Perhaps at this point the general outline of my answer to the skeptic is already becoming apparent.  Perhaps a reader can already sense that these introductory discussions of fundamental issues are suggesting the shape of a political philosophy, or at least moving in the direction of beginning to suggest the shape of a political philosophy.  It would be a philosophy that would find non-authoritarian authority in working together to solve problems.  It would be a philosophy that would empower the multiple voices of all peoples, for the sake of human dignity, and not just for the sake of human dignity, but  also for the very practical reason that durable and effective change can only happen through the agency of communicative processes that privilege the language of the actors, the idées-forces that function in social life, the words that do things in the social world being studied over the operational definitions created by social scientists for the purpose of communicating with each other, and for the purpose of standardizing measurements.  Because whatever validity the latter may have derives from the latter’s grounding in the former.  It would be an ecological philosophy.  In a neo-Deweyan spirit of critical realism it would have to question the procedures employed by Michel Foucault in Les Mots et les Choses (1966)  to determine the conditions of possibility of a discourse by a history of systems of thought, as if there could be culture without ecology.  It would provide theoretical tools to help activists set priorities, to help distinguish what is merely doable from what is worth doing.
 
            As Betty Reardon reminds her audiences, we are often tempted to choose the doable over the worth doing.   They are not the same.  A project can be doable because it is meaningful to the public.   There is no danger of our wasting our breath talking to ourselves.    It can attract funding.   It can attract volunteers.  It can be exciting.  We could hold one hundred seminars in one hundred cities with standing room only audiences, and every one of the attendees could write a rave evaluation lauding our seminar as  a life-changing experience.  We could demonstrate impact, not only with numbers but also with qualitative research.   We could produce an ethnographic study showing that the collective habits, the norms, had changed; and we could back up the ethnographic study with a convincing experimental design leading to a demonstration that the conventional rules of life had changed because of our project.   Such a project would be doable because it would start with the existing culture, connecting with the mind of the people where it is, and it would mobilize energies and resources that would change the culture.  It would be transformative.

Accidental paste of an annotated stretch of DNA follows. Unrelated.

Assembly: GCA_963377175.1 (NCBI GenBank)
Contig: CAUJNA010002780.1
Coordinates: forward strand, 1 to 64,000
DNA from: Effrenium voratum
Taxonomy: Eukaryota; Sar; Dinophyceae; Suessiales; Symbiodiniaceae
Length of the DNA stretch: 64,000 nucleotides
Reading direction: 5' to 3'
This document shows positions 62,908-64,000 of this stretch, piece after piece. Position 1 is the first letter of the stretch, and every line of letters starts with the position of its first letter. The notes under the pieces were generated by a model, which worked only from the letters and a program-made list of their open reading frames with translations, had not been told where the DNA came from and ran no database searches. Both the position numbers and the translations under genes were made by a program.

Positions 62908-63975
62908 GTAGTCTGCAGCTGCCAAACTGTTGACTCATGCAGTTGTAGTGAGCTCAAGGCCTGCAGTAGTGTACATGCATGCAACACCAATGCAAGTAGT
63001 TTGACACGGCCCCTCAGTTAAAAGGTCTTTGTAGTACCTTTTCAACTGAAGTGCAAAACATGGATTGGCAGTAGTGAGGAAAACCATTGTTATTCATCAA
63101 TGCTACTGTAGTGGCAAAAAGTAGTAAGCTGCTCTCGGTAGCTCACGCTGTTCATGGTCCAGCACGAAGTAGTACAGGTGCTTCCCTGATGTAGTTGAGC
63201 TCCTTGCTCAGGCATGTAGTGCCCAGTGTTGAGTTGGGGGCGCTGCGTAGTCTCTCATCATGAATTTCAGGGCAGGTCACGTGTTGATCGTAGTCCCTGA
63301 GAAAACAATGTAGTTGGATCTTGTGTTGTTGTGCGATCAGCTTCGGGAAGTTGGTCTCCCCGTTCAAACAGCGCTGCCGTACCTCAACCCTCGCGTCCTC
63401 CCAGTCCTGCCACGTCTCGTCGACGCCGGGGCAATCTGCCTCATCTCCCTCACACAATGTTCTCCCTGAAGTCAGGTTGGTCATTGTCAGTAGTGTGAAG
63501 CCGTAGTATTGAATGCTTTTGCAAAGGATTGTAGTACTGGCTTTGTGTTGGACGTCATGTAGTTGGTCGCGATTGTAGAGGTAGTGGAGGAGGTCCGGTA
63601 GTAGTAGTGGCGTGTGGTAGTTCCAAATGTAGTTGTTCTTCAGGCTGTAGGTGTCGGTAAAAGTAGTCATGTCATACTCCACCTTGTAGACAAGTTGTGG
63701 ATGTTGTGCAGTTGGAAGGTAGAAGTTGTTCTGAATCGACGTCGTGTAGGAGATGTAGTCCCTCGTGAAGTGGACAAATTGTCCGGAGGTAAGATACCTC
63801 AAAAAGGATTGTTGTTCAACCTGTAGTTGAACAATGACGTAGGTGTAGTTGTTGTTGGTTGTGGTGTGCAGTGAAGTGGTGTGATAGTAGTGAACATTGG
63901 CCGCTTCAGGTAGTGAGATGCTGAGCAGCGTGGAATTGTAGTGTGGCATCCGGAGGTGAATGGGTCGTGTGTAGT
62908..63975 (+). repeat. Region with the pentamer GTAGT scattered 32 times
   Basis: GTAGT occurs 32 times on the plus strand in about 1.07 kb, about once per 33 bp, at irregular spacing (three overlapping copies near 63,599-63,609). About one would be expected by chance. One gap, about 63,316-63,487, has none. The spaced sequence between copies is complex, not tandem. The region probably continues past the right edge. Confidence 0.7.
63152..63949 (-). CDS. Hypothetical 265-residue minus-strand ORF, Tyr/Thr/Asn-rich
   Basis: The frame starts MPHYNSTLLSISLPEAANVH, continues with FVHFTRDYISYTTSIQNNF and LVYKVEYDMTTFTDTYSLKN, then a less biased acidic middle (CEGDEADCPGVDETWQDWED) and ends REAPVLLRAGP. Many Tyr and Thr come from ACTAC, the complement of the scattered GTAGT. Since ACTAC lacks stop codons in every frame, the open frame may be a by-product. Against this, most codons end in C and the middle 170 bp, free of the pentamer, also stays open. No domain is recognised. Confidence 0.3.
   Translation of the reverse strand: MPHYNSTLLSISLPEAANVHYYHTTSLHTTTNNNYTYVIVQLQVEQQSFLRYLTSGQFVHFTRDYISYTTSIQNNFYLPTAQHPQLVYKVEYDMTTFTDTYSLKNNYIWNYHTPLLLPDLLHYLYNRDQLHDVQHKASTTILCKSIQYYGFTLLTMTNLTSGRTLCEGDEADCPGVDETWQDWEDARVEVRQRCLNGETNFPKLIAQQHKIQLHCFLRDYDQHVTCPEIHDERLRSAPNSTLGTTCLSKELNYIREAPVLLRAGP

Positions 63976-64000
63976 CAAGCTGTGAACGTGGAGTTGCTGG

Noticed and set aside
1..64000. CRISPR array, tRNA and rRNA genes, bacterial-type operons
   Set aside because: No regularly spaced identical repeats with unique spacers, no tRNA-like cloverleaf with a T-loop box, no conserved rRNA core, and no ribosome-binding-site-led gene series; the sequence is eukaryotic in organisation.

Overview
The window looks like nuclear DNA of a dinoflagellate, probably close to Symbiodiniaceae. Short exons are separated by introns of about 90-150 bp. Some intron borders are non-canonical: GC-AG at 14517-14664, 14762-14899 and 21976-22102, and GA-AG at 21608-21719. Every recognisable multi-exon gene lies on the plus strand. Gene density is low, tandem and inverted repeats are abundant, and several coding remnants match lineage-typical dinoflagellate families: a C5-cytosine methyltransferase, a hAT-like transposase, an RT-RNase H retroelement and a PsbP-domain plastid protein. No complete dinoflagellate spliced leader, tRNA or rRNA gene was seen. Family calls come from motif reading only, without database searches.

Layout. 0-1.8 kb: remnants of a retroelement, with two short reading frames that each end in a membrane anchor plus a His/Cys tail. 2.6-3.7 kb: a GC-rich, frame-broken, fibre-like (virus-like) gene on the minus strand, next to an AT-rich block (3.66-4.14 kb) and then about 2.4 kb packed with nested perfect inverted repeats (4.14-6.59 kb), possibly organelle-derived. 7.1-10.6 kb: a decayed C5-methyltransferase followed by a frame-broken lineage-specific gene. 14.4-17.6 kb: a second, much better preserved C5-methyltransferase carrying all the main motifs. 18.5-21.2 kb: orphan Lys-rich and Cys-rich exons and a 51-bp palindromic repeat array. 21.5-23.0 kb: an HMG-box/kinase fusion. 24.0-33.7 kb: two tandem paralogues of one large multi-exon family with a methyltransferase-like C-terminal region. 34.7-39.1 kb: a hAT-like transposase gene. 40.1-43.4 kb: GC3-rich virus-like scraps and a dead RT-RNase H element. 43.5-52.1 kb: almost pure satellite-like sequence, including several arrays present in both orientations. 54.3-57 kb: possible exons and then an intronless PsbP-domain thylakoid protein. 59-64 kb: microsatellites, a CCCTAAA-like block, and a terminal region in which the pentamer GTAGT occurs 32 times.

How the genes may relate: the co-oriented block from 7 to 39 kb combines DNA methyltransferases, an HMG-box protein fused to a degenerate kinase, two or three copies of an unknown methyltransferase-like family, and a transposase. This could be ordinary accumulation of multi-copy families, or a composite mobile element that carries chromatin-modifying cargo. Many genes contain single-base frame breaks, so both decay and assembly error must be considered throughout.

But it might not be worth doing. 
 
            If it could be shown (and of course I have not shown it yet) that the causes of humanity’s principal  problems  lie deep in the nature of things, then it would follow that the effective ways to solve them  --assuming that at least to some extent they can be solved—are the ways that treat the deep causes, the basic social realities and the basic ecological realities.  The first step is to try to understand them.  Understanding probably will not lead to a hugely doable project, like the one imagined above.  But it need not lead to depression either.  It can lead to cheerfully supporting those social movements and cultural trends that are already going in constructive directions.   It can lead, so to speak,  to intelligently choosing which sand pile to put one’s grain of sand on.  
 
             I will be arguing –or, rather,  I will be agreeing with those already existing schools of thought that already argue-- that there are deep structural causes of, for example,  the trend toward the destruction of the biosphere.  If this is true, then it follows that now on this planet, if our social projects are not working for structural change, they are misconceived.  Can this be doubted ?  To choose a different example, on the morning after a major nuclear war, the truth of the  proposition that  prior to the nuclear war the  social projects most worth doing were the ones that that would have helped to prevent it will be obvious.   It should be obvious now. This conclusion –that a criterion for identifying a project worth doing is whether it contributes to solving the major problems -- seems perfectly logical and straightforward to me.   I often wonder why everybody does not draw it.